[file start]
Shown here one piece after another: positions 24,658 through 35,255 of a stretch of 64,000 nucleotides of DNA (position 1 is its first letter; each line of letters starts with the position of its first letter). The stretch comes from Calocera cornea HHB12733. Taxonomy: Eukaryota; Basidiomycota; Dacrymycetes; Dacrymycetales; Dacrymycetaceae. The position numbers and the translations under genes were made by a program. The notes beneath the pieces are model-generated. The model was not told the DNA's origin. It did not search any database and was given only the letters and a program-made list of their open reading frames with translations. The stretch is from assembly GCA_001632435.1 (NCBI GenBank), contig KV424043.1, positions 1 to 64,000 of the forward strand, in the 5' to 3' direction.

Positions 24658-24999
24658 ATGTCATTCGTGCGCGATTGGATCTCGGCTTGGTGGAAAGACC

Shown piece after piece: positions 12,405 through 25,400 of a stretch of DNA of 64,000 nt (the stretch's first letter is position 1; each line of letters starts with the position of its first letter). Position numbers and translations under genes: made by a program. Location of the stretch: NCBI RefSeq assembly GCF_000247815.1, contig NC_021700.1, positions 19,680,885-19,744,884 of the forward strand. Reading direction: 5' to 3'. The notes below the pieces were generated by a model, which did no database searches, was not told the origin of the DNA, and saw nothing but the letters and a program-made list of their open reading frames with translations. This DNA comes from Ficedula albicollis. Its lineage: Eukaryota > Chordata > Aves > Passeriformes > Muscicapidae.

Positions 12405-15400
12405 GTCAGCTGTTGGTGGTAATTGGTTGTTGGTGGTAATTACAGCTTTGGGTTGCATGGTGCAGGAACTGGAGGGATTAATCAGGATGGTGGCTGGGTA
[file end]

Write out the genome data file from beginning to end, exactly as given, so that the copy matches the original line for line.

Shown here one piece after another: positions 24,658 through 35,255 of a stretch of 64,000 nucleotides of DNA (position 1 is its first letter; each line of letters starts with the position of its first letter). The stretch comes from Calocera cornea HHB12733. Taxonomy: Eukaryota; Basidiomycota; Dacrymycetes; Dacrymycetales; Dacrymycetaceae. The position numbers and the translations under genes were made by a program. The notes beneath the pieces are model-generated. The model was not told the DNA's origin. It did not search any database and was given only the letters and a program-made list of their open reading frames with translations. The stretch is from assembly GCA_001632435.1 (NCBI GenBank), contig KV424043.1, positions 1 to 64,000 of the forward strand, in the 5' to 3' direction.

Positions 24658-24999
24658 ATGTCATTCGTGCGCGATTGGATCTCGGCTTGGTGGAAAGACC

Shown piece after piece: positions 12,405 through 25,400 of a stretch of DNA of 64,000 nt (the stretch's first letter is position 1; each line of letters starts with the position of its first letter). Position numbers and translations under genes: made by a program. Location of the stretch: NCBI RefSeq assembly GCF_000247815.1, contig NC_021700.1, positions 19,680,885-19,744,884 of the forward strand. Reading direction: 5' to 3'. The notes below the pieces were generated by a model, which did no database searches, was not told the origin of the DNA, and saw nothing but the letters and a program-made list of their open reading frames with translations. This DNA comes from Ficedula albicollis. Its lineage: Eukaryota > Chordata > Aves > Passeriformes > Muscicapidae.

Positions 12405-15400
12405 GTCAGCTGTTGGTGGTAATTGGTTGTTGGTGGTAATTACAGCTTTGGGTTGCATGGTGCAGGAACTGGAGGGATTAATCAGGATGGTGGCTGGGTA